Cartoons were a huge part of my childhood and imagine most people my age would agree. I have fond memeories of waking up at 6:00am on Saturdays to watch the big network cartoons like Dungeons and Dragons and The Smurfs but I have even fonder memories of waking up even earlier on Sundays to watch Hannah Barbara classics like Thundar the Barbarian, Space Ghost, Scooby Doo and Johnny Quest. Maybe that's why I loved Cartoon Network's The Venture Bros. from the very first moment of watching.
Chris McCulloch one of the shows creators on Ventore Bros.-
"It's called "The Venture Bros." and at it's core it's kind of a parody of the old Jonny Quest cartoons from the mid-sixties, as well as The Hardy Boys and Tom Swift boys' adventure novels of the past. So it's got elements of adventure, spy, science fiction and even some comic book genre stuff. The Venture brothers, Hank and Dean, are fraternal twins; teenaged idiots who think, act and talk like it's the sixties (though it takes place in the present). They're the sons of Dr. Venture, a world renowned scientist (mostly world renowned due to the reputation of his late father, who though we don't see him in the pilot was about as cool as Doc Savage in his day) who can't really stand them. Doc pops "diet pills" like candy and reeks of failure and unrealized potential. Their family bodyguard, Brock Samson, is a former secret agent who responds to any and all crises with relentless, remorseless brutality. He's kind of a white trash James Bond/Steve McQueen."
Similar to other science fiction series, the Venture family has various recurring, antagonistic villains; they are or were members of The Guild of Calamitous Intent, the fictional guild that bears resemblance to the Legion of Doom. The pernicious but ineffective Monarch (voiced by Christopher McCulloch), his manly-voiced girlfriend, Dr. Girlfriend (voiced by Doc Hammer, and modeled after Jacqueline Kennedy Onassis) and their numerous henchmen are one of the Venture family's main villains, although Dr. Venture does not reciprocate the Monarch's obsessive antagonism. Another villain, Baron Werner Ünderbheit (voiced by T. Ryder Smith), is the dictator of the duchy of Ünderland and specifically opposes Dr. Venture due to unresolved differences between them in college. The Phantom Limb (voiced by James Urbaniak) is a high-ranking member of The Guild of Calamitous Intent and possible former lover of Dr. Girlfriend.
The Ventures also have acquaintances that are used to progress stories and add to the atmosphere of the show. The expert necromancer, Dr. Byron Orpheus (voiced by Steven Rattazzi), and his goth daughter, Triana (voiced by Lisa Hammer), rent out a portion of the Venture Compound. The flamboyant, albino, 80's-ish scientist Peter White (voiced by Christopher McCulloch) is a former college friend of Dr. Venture's who usually appears in the company of hydrocephalic "boy genius," Master Billy Quizboy (voiced by Doc Hammer). Surviving members of the original Team Venture, a group of extraordinary people assembled by Dr. Jonas Venture, also figure into an episode of the show.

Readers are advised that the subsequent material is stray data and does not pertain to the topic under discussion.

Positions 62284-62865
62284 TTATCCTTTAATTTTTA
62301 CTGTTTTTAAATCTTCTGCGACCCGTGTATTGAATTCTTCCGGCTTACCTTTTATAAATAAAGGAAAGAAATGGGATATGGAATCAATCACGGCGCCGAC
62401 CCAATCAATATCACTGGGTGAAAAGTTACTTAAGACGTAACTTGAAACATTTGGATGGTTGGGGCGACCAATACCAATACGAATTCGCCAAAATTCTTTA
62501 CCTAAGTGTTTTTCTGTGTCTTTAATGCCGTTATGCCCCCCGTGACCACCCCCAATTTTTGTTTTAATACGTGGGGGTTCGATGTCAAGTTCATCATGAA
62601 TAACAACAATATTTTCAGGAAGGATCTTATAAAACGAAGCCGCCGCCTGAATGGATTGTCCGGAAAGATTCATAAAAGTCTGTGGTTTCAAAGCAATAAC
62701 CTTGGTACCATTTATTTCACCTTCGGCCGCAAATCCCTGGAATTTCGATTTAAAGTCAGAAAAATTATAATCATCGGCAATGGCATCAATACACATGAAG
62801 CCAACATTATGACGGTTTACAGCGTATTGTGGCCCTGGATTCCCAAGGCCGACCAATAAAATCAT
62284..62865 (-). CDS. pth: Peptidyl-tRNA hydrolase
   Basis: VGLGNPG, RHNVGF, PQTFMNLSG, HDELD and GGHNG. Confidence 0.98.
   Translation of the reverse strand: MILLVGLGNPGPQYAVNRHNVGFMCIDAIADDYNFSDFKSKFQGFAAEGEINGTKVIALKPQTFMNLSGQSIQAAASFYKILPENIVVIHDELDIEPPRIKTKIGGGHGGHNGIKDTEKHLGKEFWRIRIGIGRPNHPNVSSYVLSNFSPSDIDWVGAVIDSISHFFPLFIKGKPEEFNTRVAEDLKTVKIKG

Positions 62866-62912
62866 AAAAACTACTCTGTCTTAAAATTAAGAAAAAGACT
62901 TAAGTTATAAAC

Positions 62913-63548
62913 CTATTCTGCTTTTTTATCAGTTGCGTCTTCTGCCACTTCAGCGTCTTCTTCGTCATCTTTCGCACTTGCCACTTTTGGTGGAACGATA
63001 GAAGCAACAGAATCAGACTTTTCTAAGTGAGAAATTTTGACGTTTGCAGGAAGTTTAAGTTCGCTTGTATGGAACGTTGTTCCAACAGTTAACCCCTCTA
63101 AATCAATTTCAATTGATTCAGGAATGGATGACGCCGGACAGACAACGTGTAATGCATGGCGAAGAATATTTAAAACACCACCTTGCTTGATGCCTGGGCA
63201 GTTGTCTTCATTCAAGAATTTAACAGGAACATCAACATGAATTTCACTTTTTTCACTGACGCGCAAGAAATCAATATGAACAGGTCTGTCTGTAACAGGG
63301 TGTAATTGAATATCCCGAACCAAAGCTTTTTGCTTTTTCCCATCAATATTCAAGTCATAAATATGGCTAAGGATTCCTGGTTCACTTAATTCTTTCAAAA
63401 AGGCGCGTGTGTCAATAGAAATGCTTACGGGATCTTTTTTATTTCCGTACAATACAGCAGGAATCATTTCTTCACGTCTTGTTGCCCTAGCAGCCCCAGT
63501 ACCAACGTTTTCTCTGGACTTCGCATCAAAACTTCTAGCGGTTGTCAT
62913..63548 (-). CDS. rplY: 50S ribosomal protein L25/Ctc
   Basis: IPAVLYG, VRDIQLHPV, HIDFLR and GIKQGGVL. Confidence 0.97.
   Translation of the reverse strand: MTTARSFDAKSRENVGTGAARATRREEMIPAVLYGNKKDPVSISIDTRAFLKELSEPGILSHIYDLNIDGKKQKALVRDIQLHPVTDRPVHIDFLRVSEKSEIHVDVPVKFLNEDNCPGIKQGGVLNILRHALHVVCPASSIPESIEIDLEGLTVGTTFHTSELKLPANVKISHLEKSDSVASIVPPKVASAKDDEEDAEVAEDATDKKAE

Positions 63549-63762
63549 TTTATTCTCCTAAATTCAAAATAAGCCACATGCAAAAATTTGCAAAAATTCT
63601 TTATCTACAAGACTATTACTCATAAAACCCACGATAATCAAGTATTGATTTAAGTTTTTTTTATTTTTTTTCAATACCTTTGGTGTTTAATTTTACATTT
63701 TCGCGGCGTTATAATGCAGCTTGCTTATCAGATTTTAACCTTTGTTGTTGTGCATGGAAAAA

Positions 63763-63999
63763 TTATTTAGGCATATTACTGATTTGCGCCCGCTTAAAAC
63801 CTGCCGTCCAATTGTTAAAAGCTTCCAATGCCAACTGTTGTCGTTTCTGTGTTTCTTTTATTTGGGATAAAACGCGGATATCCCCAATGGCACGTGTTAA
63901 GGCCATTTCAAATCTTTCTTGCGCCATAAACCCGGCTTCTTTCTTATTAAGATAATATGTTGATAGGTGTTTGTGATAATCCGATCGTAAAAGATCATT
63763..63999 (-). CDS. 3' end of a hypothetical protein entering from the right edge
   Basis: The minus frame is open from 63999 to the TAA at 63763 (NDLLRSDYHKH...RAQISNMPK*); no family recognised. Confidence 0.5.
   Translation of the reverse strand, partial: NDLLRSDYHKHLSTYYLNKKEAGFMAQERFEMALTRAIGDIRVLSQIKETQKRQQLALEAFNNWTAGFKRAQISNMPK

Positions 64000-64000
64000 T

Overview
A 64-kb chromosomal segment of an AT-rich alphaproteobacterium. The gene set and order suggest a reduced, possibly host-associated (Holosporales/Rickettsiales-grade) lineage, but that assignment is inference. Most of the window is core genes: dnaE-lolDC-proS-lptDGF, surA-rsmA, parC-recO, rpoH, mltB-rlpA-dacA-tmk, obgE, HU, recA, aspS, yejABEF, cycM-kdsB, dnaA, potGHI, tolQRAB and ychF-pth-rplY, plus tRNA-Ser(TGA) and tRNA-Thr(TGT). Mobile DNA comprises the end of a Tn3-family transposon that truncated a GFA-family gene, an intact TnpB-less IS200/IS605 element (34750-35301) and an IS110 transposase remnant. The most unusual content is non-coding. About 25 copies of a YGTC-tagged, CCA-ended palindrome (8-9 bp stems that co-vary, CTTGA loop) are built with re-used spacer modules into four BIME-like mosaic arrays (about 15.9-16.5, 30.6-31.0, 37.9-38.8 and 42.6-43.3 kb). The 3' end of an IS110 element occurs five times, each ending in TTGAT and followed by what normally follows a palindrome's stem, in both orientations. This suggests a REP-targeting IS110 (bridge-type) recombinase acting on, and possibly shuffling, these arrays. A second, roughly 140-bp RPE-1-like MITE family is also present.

For Fans Only: Fun Trivia From the Show-
In episode 12, "The Trial of the Monarch", the jury is made up of the cast and crew.
In the episode "Past Tense", the character of Mike Sorayama is extremely similar in personality and characteristics to the character Mike Yanagita in the 1996 film Fargo. Both characters speak with a distinct Minnesotan accent (including the phrase "son of a gun") and share an unhealthy obsession with former classmates. In fact, Mike Sorayama and Mike Yanagita are both portrayed by actor Steve Park. The character's name also refers to that of artist Hajime Sorayama, whose illustrations of "Sexy Robots" have appeared in Heavy Metal magazine. Mike Sorayama constructs female robots with a similar design, and when Dr. Venture sees them he comments, "Yeah, I read that issue of Heavy Metal too."
The dialogue between characters Major Tom and The Action Man at the beginning of "Ghosts of the Sargasso" refers to the famous David Bowie songs "Space Oddity" and "Ashes to Ashes." Major Tom's spacecraft is named TVC 15, the title of another Bowie song. David Bowie also plays a role in the plot of episode 4, "The Incredible Mr. Brisby" and is mentioned passingly in the Venture Bros. Movie mockumentary included on the DVD set.
Click here to watch the Bowie opening:
The first season of The Venture Bros. came out earlier this month on DVD. Some of the special features include:
The 2003 pilot "The Terrible Secret of Turtle Bay" and the 11-minute holiday episode "A Very Venture Christmas"
Behind-the-scenes mockumentary with cast and crew
Commentary Tracks on selected episodes
Season 2 premiered last Sunday on Cartoon Network, here's the teaser: